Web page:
How Longchamp considers the sustainable aspect of its artisanal creations

For Longchamp President Jean Cassegrain, durability and sustainability go hand in hand.

When it comes to creating sustainable products, there is no “magic material” that solves all the challenges of reducing their impact on the environment.

“Sustainability is very much associated with innovation, and people might expect some magical new material or something to solve everything,” Cassegrain says in an interview at the brand’s Suria KLCC store in Kuala Lumpur.

“I always tell our team that the number one thing we can do for the environment is to make products that last a long time, and I think the sustainability aspect is often overlooked or not valued enough.”

The main objective of President Jean Cassegrain is sustainability because it goes hand in hand with sustainability. Photo: Longchamp“I think that’s really the number one sustainability criteria. You might be making a bag out of some “magical” material, but if it only gives you six months of use and then you have to dispose of it, you can’t say it’s durable “, he explains.

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For the luxury family business based in Paris, France, the first priority is quality.

“For us, quality and durability are two sides of the same coin,” says Cassegrain, whose grandfather founded the company in 1948.

“The person within our organization who is the director of sustainability is also the director of quality, because we feel the two are very closely linked,” he explains, adding with a laugh, “It’s very old-fashioned and not very glamorous.”

Innovation is their second axis, through testing, optimization and the development of new projects, their efforts are directed towards the search for processes and raw materials to minimize the ecological impact of products.

For the brand’s iconic Le Pliage bag – an item coveted by everyone from teenagers and students to jet-set executives to Cassegrain itself for everyday wear and travel – Longchamp staff developed a new canvas, both sides of which are made of recycled polyester derived from plastic waste (mainly recycled bottles).

“By the end of next year, all the canvases we use will be made from recycled fibres,” says Cassegrain, adding that they use recycled polyamide, polyester, linen and cotton.

“We chose to go this route for several reasons, the main reason is that there is no difference in quality, no one in our team can differentiate a bag made from recycled nylon from one made from virgin nylon. Durability going to be exactly the same, but the carbon footprint is not the same,” he says, adding that for a product that feels and looks the same as a product that is not recycled, the carbon footprint carbon is 20% lower for the recycled product.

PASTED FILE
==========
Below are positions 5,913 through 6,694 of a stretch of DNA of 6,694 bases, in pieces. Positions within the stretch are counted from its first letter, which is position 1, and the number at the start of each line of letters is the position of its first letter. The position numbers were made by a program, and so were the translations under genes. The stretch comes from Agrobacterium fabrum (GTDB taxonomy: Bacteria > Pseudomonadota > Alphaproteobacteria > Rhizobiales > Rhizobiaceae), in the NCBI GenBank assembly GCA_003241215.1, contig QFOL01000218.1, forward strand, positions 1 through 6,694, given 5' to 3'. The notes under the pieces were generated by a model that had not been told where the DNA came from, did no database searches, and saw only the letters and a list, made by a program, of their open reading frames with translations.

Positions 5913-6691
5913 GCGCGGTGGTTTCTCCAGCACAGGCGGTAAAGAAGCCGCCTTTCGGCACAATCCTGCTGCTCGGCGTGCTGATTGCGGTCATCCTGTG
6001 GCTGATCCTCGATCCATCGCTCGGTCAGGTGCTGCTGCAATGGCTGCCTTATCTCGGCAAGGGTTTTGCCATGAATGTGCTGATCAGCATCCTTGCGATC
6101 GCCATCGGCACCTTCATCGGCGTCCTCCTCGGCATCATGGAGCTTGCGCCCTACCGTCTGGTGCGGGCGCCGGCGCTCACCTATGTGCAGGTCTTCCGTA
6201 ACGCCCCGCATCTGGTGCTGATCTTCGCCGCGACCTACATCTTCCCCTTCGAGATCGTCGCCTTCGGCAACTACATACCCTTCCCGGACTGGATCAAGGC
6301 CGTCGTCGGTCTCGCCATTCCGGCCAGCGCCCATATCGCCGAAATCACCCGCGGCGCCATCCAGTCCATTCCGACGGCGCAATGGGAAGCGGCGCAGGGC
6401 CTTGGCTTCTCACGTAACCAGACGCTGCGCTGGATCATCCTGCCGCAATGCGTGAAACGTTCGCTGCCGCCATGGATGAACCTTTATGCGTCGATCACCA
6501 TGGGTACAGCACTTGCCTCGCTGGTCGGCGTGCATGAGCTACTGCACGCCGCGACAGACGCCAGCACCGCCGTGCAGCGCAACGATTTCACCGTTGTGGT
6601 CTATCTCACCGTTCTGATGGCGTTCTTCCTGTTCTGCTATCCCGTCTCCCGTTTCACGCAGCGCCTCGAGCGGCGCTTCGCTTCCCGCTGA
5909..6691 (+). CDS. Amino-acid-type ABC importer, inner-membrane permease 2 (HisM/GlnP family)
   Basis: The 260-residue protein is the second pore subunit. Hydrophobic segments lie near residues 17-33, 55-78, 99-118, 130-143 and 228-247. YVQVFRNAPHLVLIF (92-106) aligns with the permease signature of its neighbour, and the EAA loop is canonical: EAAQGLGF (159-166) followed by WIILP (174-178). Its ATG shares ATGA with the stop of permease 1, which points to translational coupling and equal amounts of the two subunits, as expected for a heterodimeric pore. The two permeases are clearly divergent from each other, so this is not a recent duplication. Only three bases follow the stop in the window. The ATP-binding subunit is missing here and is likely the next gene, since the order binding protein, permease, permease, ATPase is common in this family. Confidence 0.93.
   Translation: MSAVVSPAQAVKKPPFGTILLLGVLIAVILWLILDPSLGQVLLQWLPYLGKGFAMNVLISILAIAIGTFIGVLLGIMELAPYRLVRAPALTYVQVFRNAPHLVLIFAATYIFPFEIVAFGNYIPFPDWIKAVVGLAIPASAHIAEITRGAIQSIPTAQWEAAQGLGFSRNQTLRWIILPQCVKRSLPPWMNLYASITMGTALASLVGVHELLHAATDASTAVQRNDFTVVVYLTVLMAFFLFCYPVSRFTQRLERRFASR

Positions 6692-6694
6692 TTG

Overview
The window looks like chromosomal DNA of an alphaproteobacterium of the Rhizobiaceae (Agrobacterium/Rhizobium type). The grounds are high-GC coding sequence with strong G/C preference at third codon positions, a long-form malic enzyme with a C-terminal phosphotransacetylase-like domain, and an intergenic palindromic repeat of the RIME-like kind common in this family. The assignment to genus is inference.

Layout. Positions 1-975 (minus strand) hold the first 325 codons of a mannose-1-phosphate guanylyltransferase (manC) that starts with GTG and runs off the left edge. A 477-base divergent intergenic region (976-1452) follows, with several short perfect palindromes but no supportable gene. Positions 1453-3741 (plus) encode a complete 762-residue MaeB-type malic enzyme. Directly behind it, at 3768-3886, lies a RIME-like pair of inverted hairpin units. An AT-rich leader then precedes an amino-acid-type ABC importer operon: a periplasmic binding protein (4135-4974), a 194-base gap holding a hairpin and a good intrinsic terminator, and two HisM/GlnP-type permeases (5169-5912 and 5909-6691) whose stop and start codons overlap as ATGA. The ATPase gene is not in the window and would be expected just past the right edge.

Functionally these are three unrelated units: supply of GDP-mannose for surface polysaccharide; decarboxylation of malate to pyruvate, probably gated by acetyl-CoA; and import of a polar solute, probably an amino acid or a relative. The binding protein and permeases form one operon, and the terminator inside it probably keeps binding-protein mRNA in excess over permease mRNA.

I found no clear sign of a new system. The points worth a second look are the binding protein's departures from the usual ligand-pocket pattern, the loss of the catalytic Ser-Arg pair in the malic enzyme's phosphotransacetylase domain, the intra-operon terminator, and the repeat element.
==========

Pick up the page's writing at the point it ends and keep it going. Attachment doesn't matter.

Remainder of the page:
The brand’s latest product line, Le Pliage Re-Play, uses end-of-the-roll fabric, which is additional fabric from previous collections, repurposed to create entirely new products.

“The concept can be compared to the chef in the kitchen who opens the fridge and his challenge is to make the best possible dish with everything he has,” quips Cassegrain. “It’s not just about using leftover materials, but also about using them in new, creative and interesting ways.

The Le Pliage Re-Play range consists of three formats – a spacious vertical tote, a small shoulder bag and a trendy belt bag – each combining two different colors of end-of-roll nylon canvas with a third color of leather trim. Russian.

These bags are available in nine different color combinations, available in varying quantities in boutiques around the world.

The collection is literally a limited edition, because once the stocks of canvas and leather have run out, these bags can no longer be reproduced.

The Le Pliage Re-Play line (in the photo, the tote) uses fabric at the end of the roll.  Photo: LongchampThe Le Pliage Re-Play line (in the photo, the tote) uses fabric at the end of the roll. Photo: Longchamp

“It might be a bit old-fashioned, it’s not rocket science. It works well and a lot of it is based on common sense and also on the fact that we are manufacturers, that we are craftsmen. It gives us a different approach because we haven’t lost touch with what it means to make products.

“We see the waste, we see the remains of fabrics, the impact we have is perhaps more concrete than if we were content to move products from one logistics platform to another, it is not abstract , that’s what we do, and that’s what we’ve been doing. We look at sustainability in a way that’s perhaps more concrete and practical than other brands.”

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Whether it’s finding alternative ways to reduce their environmental impact in manufacturing (using recycled materials made from plastic bottles, fishing nets and stockings) and logistics (minimizing air shipments and using primarily maritime expeditions), Cassegrain himself, on a personal level, practices sustainability in his daily life. life.

“I still have a car but I don’t use it anymore, I use it maybe twice a month,” he says. “I go to the office either by bike or by metro. My children also push me to live in a more sustainable way, as a company too, when there is the possibility of traveling by train, we take the train instead of flying,” he explains. “We are trying to move in the right direction.”

And when they have to fly somewhere, Cassegrain jokes, “No private jets.”

Marjorie N. McClure